I then performed a CPTR TGT drop, aiming slightly beyond the targets (Figure below), starting from 10,000ft and releasing at ~7500ft AGL. It ended up too long, but it is actually useful in this case, as it makes comparing the two results much simpler.
The next figure is a collage of the two previous images. The difference it terms of area covered by the bomblets is remarkable.
This result opens a series of interesting planning considerations: for example, if employed against armoured targets, concentrated bomblets may be preferable. If the goal is hitting a small moving ship or unarmoured vehicles or infantry, then a wider effect is preferable. On the other hand, to improve the effect over a greater area, more Mk-20 can be released at the same time, or with a pre-defined ripple interval.
The only way to have a more meaningful answer (hopefully), is working the maths.
I noticed that there seems to be a linear trend between the angle at which the Mk-20 is flying when it opens to release the bomblets, and the altitude at which this happens. This relation is, however, affected by the release speed.
Plotting the collected values into a chart gives the result shown in the next image. The value located above each data point is the Release speed.
If this observation is correct, then the crew can have a general idea of what the result of the bombing will bring, given defined pre-planned parameters.
Another way to look at the results is from the point of view of the delivery parameters, rather than the bomb itself. The chart in below tries to help in this regard (click on the chart to enlarge it).
The release speed seems to influence the bomb pitch angle more at lower altitudes, then its important diminishes at higher altitude.
Data points #6 and #7 are of particular interest. The release parameters are very similar, but the speed is drastically different, and the impact on the angle is noticeable.
The impression is that, assuming constant release speed, the top-left part of the distribution is where the pitch angle is less steep. Moving towards higher altitude and steeper dive angles increase the Mk-20’s pitch, but for different reasons:
- high altitude allows the bomb to disperse its forward momentum, thus falling like a brick thrown horizontally from the window;
- high steep angle transmit a noticeable downwards momentum to the bomb, thus reducing the horizontal momentum. Imagine the same brick thrown from the window, but this time downwards.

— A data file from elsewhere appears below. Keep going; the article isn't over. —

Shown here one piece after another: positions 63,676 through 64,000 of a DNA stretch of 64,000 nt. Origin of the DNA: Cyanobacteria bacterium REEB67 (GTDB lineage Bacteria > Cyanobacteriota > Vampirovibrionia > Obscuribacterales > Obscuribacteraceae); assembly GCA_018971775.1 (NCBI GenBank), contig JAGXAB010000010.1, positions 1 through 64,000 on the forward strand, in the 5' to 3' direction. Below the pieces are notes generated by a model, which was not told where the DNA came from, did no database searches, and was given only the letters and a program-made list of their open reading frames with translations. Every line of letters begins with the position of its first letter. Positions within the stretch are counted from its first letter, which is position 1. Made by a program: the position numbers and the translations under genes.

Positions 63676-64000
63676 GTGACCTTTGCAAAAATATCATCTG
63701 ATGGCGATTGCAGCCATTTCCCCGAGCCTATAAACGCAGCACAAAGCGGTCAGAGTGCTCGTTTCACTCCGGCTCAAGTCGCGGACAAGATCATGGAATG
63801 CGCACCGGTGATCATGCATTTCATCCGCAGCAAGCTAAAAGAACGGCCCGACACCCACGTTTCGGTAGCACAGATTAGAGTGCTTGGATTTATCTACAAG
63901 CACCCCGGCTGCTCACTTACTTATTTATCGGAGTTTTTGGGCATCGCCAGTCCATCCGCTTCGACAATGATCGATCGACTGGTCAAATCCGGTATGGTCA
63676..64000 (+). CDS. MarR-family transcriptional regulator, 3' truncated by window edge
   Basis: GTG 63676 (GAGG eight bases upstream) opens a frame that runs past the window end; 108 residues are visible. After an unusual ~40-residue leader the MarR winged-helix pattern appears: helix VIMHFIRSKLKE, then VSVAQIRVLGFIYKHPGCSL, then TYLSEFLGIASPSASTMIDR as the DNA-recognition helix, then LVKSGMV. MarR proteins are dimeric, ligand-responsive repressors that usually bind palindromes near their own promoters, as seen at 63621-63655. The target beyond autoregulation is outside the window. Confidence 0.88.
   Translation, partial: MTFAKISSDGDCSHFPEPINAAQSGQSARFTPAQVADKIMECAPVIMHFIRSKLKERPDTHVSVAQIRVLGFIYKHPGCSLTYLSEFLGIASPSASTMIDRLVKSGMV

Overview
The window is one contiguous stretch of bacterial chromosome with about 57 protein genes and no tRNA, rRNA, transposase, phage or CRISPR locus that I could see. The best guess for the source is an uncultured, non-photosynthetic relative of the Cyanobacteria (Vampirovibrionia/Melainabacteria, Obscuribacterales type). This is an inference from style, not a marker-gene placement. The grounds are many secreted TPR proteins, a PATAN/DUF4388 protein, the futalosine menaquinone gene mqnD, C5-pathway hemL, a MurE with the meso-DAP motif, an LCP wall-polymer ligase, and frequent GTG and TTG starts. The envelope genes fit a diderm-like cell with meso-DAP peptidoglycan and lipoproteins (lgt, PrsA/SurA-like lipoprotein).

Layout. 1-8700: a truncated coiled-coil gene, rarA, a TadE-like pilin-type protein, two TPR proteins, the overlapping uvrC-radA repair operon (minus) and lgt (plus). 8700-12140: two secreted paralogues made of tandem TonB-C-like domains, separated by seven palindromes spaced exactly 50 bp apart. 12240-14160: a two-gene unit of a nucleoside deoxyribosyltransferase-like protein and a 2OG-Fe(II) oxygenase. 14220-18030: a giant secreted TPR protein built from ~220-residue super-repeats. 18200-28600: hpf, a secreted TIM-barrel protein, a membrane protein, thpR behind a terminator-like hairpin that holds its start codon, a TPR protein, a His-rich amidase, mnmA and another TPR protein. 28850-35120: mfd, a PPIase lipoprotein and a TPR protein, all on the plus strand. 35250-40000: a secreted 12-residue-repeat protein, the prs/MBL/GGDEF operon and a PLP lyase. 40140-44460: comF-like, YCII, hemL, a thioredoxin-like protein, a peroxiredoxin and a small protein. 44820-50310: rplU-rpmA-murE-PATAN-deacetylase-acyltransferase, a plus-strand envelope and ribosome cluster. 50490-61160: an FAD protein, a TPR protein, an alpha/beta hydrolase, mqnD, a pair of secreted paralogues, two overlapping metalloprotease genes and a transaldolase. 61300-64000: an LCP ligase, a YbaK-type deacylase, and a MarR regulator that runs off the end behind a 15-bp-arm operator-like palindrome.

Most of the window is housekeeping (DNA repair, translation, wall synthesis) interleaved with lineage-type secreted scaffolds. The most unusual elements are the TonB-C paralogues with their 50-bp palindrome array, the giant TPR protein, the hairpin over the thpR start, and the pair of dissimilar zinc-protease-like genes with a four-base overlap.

What the release speed seem to be doing, is shifting the chart left and right: releasing faster increase the area where the pitch is less steep; vice versa, flying slower decreases it.
The figure below is an intuitive representation of the concept, not based on actual data, as many more datapoints would be required.
I tested the Electrical fuze options available in DCS, using the same delivery parameters each time, and monitoring for any difference in terms of pitch, opening altitude, or timings.
There is no blatant difference between the different electric fuze settings in DCS at the time of writing.
The mechanical fuze should be set to “N” (Nose) to correctly operate the bomb (source: F-14 DCS Manual). However, setting “N/T” (Nose – Tail) seem to be work under most conditions.
Using the same data collection scheme used for the electric fuze, I tested three deliveries using the N/T mechanical fuze:
Again, there is no immediately apparent difference between the “Nose” and “Nose/Tail” settings of the mechanical fuze.
The biggest take-away of this brief overlook of the Mk-20 Rockeye cluster bomb is the understanding of how the delivery parameters can affect how the bomblets spread. In fact, condensing the bomblets into a smaller area can improve the odds of hitting the same target multiple times, thus increasing the probability of killing a tough target. If the desired effect is the destruction of soft-skinned targets over a wider area, the delivery should be planned to maximise this aspect, favouring less steep pitch angles.